Posts tagged 'breezy'

Silver Platter Batch Mode


Silver-Platter makes it easier to publish automated changes to repositories. However, in its default mode, the only option for reviewing changes before publishing them is to run in dry-run mode. This can be quite cumbersome if you have a lot of repositories.

A new “batch” mode now makes it possible to generate a large number of changes against different repositories using a script, review and optionally alter the diffs, and then all publish them (and potentially refresh them later if conflicts appear).

Example running pyupgrade

I’m using the pyupgrade example recipe that comes with silver-platter.

 name: pyupgrade
 command: 'pyupgrade --exit-zero-even-if-changed $(find -name "test_*.py")'
 mode: propose
   commit-message: Upgrade Python code to a modern version

And a list of candidate repositories to process in candidates.yaml.

 - url:
 - url:

With these in place, the updated repositories can be created:

 $ svp batch generate --recipe=pyupgrade.yaml --candidates=candidate.syml pyupgrade

The intermediate results

This will create a directory called pyupgrade, with a clone of each of the repositories.

$ ls pyupgrade
batch.yaml  dulwich  xandikos

$ cd pyupgrade/dulwich
$ git log
commit 931f9ffb26e9143c56f20e0b85e6ddb0a8eee2eb (HEAD -> master)
Author: Jelmer Vernooij <>
Date:   Sat Feb 25 22:28:12 2023 +0000

Run pyupgrade
diff --git a/dulwich/tests/compat/ b/dulwich/tests/compat/
index 02ab6c0a..9b0661ed 100644
--- a/dulwich/tests/compat/
+++ b/dulwich/tests/compat/
@@ -628,7 +628,7 @@ class HTTPGitServer(http.server.HTTPServer):
         self.server_name = "localhost"

     def get_url(self):
-        return "http://{}:{}/".format(self.server_name, self.server_port)
+        return f"http://{self.server_name}:{self.server_port}/"

 class DulwichHttpClientTest(CompatTestCase, DulwichClientTestBase):

There is also a file called batch.yaml that describes the pending changes:

name: pyupgrade
- url:
  name: dulwich
  description: Upgrade to modern Python statements
  commit-message: Run pyupgrade
  mode: propose
- url:
  name: xandikos
  description: Upgrade to modern Python statements
  commit-message: Run pyupgrade
  mode: propose
recipe: ../pyupgrade.yaml

At this point the changes can be reviewed, and batch.yaml edited as the user sees fit - they can remove entries that don’t appear to be correct, edit the metadata for the merge requests, etc. It’s also possible to make changes to the clones.

Once you’re happy, publish the results:

$ svp batch publish pyupgrade

This will publish all the changes, using the mode and parameters specified in batch.yaml.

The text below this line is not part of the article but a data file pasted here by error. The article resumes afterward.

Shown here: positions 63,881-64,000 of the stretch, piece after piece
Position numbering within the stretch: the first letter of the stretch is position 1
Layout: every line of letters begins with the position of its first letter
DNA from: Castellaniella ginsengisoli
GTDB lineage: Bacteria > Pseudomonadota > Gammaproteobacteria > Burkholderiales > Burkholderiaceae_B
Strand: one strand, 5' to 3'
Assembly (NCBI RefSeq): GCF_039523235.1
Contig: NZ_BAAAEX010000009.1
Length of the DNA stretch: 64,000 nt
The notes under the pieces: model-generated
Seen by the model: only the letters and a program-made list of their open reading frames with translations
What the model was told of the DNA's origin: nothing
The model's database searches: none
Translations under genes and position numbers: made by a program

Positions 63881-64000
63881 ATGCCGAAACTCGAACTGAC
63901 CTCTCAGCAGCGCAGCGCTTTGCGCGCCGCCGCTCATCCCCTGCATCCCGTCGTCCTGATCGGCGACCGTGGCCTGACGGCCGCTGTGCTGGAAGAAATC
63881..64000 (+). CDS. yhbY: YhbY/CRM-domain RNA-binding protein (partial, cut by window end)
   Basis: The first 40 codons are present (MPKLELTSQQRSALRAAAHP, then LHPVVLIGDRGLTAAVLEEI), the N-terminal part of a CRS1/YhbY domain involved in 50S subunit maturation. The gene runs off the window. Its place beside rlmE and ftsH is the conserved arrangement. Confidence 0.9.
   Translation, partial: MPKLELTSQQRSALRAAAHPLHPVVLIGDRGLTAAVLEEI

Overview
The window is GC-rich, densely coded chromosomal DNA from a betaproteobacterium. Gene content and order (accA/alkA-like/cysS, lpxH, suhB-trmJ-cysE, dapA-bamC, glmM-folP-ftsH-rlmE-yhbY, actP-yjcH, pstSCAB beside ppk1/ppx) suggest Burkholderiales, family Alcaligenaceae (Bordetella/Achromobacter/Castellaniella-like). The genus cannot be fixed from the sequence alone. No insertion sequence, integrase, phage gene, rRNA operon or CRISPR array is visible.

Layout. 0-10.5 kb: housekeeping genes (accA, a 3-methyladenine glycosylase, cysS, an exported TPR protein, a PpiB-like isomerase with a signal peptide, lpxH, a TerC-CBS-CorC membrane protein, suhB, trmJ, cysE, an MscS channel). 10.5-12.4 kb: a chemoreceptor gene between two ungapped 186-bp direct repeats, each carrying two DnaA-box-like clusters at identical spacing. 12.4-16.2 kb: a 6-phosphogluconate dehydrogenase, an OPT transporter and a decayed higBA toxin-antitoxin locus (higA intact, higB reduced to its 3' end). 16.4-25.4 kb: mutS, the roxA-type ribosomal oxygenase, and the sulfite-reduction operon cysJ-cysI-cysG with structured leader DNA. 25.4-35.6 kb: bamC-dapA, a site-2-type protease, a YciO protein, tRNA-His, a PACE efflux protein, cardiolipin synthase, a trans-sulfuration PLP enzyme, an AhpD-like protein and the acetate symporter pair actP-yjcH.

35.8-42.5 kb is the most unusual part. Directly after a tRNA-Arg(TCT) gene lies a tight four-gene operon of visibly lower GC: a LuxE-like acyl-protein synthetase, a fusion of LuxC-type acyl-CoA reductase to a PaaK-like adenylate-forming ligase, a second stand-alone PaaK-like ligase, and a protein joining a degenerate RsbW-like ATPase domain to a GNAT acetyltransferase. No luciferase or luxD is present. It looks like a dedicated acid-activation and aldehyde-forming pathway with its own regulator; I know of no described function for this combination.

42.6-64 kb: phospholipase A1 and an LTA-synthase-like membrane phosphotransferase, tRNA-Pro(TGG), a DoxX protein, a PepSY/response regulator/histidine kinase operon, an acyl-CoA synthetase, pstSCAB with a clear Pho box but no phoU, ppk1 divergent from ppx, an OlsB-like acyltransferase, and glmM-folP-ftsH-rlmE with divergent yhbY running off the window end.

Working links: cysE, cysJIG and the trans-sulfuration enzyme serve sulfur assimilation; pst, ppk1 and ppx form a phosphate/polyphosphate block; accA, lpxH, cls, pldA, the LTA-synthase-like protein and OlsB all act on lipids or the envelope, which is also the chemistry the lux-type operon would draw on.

batch.yaml is automatically stripped of any entries in work that have fully landed, i.e. where the pull request has been merged or where the changes were pushed to the origin.

To check up on the status of your changes, run svp batch status:

$ svp batch status pyupgrade

To refresh any merge proposals that may have become out of date, simply run publish again:

svp batch publish pyupgrade


Silver Platter

Making changes across the open source ecosystem is very hard; software is hosted on different platforms and in many different version control repositories. Not being able to make bulk changes slows down the rate of progress. For example, instead of being able to actively run a a script that strips out an obsolete header file (say “DM-Upload-Allowed”) across all Debian packages, we make the linter warn about the deprecated header and wait as all developers manually remove the deprecated header.

Silver Platter

Silver-platter is a new tool that aids in making automated changes across different version control repositories. It provides a common command-line interface and API that is not specific to a single version control system or hosting platform, so that it’s easy to propose changes based on a single script across a large set of repositories.

The tool will check out a repository, run a user-specified script that makes changes to the repository, and then either push those changes to the upstream repository or propose them for merging.

It’s specifically built so that it can be run in a shell loop over many different repository URLs.


As an example, you could use the following script ( to update the FSF address in copyright headers:


 perl -i -pe \
 'BEGIN{undef $/;} s/Free Software
 ([# ]+)Foundation, Inc\., 59 Temple Place, Suite 330, Boston, MA  02111-1307  USA/Free Software
 \1Foundation, Inc., 51 Franklin St, Fifth Floor, Boston, MA 02110-1301  USA/smg' *

 echo "Update FSF postal address."